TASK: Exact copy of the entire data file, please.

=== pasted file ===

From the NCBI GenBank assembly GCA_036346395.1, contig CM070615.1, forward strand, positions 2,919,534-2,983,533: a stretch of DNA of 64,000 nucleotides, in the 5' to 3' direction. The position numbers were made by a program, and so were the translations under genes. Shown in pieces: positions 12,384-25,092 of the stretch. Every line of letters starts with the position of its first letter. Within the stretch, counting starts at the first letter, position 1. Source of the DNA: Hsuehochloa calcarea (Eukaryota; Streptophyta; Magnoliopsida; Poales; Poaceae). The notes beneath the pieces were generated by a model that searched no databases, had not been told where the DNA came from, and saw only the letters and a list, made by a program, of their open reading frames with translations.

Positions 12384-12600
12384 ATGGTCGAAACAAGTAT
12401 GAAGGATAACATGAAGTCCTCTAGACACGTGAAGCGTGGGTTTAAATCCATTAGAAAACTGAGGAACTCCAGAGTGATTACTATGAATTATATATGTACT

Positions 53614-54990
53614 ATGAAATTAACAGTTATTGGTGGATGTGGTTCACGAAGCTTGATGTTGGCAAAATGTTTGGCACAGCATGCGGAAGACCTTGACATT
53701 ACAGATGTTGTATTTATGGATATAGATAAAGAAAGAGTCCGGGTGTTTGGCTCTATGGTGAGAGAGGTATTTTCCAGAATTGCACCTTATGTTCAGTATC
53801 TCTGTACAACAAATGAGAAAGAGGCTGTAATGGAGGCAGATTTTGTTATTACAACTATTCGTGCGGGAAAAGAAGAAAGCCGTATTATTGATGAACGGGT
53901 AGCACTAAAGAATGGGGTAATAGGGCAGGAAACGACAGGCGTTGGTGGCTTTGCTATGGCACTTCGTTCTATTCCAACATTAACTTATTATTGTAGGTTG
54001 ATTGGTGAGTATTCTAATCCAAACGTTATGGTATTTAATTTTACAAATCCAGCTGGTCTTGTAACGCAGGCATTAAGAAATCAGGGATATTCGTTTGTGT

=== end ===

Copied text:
From the NCBI GenBank assembly GCA_036346395.1, contig CM070615.1, forward strand, positions 2,919,534-2,983,533: a stretch of DNA of 64,000 nucleotides, in the 5' to 3' direction. The position numbers were made by a program, and so were the translations under genes. Shown in pieces: positions 12,384-25,092 of the stretch. Every line of letters starts with the position of its first letter. Within the stretch, counting starts at the first letter, position 1. Source of the DNA: Hsuehochloa calcarea (Eukaryota; Streptophyta; Magnoliopsida; Poales; Poaceae). The notes beneath the pieces were generated by a model that searched no databases, had not been told where the DNA came from, and saw only the letters and a list, made by a program, of their open reading frames with translations.

Positions 12384-12600
12384 ATGGTCGAAACAAGTAT
12401 GAAGGATAACATGAAGTCCTCTAGACACGTGAAGCGTGGGTTTAAATCCATTAGAAAACTGAGGAACTCCAGAGTGATTACTATGAATTATATATGTACT

Positions 53614-54990
53614 ATGAAATTAACAGTTATTGGTGGATGTGGTTCACGAAGCTTGATGTTGGCAAAATGTTTGGCACAGCATGCGGAAGACCTTGACATT
53701 ACAGATGTTGTATTTATGGATATAGATAAAGAAAGAGTCCGGGTGTTTGGCTCTATGGTGAGAGAGGTATTTTCCAGAATTGCACCTTATGTTCAGTATC
53801 TCTGTACAACAAATGAGAAAGAGGCTGTAATGGAGGCAGATTTTGTTATTACAACTATTCGTGCGGGAAAAGAAGAAAGCCGTATTATTGATGAACGGGT
53901 AGCACTAAAGAATGGGGTAATAGGGCAGGAAACGACAGGCGTTGGTGGCTTTGCTATGGCACTTCGTTCTATTCCAACATTAACTTATTATTGTAGGTTG
54001 ATTGGTGAGTATTCTAATCCAAACGTTATGGTATTTAATTTTACAAATCCAGCTGGTCTTGTAACGCAGGCATTAAGAAATCAGGGATATTCGTTTGTGT